Paradise, Kansas is in an interesting part of the state. The Smoky Hills extend between the Saline and Smoky rivers and are an area of hills and trees and limestone fence posts (erected before there were any trees)
Andale, Kansas for Sunday breakfast. Today, I'd be riding the Guzzi Daytona. It's more uncomfortable than comfortable, but for a day trip such as this one, it's nice.
I like the detail work on this old house north of Lyons.
The trees are changing colors.
Overcast for most of the day, the temperature was perfect.
Likely there was once a mill; now only the mill pond remains.
A tidy farm.
Milo, after the heads have been cut.
You have to make an effort if you want to go to paradise.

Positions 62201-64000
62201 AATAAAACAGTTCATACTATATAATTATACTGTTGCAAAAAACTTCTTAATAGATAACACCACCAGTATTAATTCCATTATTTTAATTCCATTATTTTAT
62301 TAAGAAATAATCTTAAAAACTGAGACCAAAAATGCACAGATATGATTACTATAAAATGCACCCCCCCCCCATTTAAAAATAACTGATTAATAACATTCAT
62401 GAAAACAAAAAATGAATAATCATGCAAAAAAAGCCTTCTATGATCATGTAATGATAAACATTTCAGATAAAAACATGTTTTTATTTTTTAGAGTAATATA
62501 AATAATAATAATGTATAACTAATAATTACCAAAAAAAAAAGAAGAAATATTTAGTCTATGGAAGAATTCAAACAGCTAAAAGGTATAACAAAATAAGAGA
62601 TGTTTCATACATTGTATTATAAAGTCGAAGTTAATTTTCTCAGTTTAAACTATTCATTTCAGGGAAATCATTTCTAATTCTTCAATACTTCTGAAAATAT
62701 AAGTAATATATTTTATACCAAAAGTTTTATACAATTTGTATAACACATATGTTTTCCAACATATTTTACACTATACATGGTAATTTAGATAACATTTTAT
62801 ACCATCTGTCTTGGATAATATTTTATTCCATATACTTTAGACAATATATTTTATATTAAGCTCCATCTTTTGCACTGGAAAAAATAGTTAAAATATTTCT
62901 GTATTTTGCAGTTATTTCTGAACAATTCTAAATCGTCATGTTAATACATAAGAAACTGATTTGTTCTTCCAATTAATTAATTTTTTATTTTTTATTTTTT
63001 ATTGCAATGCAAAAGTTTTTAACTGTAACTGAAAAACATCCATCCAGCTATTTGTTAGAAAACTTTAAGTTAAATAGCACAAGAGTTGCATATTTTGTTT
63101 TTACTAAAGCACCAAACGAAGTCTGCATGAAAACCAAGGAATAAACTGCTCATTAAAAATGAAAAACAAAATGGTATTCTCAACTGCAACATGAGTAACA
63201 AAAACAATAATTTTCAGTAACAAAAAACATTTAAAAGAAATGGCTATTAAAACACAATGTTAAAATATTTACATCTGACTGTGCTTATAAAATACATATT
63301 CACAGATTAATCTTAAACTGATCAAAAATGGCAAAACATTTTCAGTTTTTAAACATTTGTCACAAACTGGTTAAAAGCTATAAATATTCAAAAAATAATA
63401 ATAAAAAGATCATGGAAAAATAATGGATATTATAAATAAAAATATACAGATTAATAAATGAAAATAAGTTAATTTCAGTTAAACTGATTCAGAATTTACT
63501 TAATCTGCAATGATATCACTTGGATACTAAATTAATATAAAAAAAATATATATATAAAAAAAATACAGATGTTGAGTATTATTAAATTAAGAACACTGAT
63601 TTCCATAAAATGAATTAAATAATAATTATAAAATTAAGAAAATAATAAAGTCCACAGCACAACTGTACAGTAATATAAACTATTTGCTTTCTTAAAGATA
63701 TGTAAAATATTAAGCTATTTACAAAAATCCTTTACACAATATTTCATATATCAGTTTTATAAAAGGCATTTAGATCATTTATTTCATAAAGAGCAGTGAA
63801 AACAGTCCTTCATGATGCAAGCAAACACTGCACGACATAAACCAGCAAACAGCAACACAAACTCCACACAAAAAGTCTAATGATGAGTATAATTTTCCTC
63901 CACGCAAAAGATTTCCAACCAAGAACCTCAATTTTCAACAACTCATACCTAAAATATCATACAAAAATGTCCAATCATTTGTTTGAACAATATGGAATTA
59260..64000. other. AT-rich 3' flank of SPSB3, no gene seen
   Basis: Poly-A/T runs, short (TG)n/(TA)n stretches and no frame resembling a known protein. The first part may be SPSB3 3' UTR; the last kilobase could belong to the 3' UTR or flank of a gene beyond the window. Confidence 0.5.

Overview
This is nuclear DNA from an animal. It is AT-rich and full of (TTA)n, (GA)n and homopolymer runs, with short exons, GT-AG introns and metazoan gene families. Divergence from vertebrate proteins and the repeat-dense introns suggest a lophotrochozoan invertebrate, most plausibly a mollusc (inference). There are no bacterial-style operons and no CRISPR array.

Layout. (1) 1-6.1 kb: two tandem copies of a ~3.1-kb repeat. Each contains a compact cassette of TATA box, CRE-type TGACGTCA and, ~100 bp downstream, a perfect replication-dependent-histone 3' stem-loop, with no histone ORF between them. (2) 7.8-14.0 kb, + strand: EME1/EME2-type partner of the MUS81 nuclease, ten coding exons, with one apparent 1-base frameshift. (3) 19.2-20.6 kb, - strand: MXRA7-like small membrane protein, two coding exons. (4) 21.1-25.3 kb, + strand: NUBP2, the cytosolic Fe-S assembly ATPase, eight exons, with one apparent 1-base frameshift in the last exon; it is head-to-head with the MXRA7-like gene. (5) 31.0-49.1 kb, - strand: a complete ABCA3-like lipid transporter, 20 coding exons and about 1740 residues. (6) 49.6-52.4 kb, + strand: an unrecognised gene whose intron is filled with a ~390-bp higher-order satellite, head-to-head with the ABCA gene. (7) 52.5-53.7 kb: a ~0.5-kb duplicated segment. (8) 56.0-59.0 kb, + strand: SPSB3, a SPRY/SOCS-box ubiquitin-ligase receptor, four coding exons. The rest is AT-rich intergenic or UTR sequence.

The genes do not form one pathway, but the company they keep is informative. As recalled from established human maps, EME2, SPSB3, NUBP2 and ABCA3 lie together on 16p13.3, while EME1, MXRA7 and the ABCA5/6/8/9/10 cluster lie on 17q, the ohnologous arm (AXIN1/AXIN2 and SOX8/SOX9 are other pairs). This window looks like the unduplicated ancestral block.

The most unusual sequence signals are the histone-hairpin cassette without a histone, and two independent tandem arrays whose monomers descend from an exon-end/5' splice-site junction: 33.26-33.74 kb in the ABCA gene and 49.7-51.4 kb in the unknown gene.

The many vacant lots indicated a larger town. The railroad tracks that once would have provided rail service to the elevator at the bottom of the hill are long gone.
Most every town--no matter how small--will have a tornado siren.
Limestone post rocks are distinctive for the area.
Ferrari-red is nice, but I think Daytona-red is better.
The distinctive yellow limestone gives these churches the same warm color as the Cotswold region of England. This area was settled by German Catholics from the Volga region of Russia.
The churches (below) are:
St. Anne's - Walker, Kansas
Holy Cross - Pfeifer
St. Fidelis - Victoria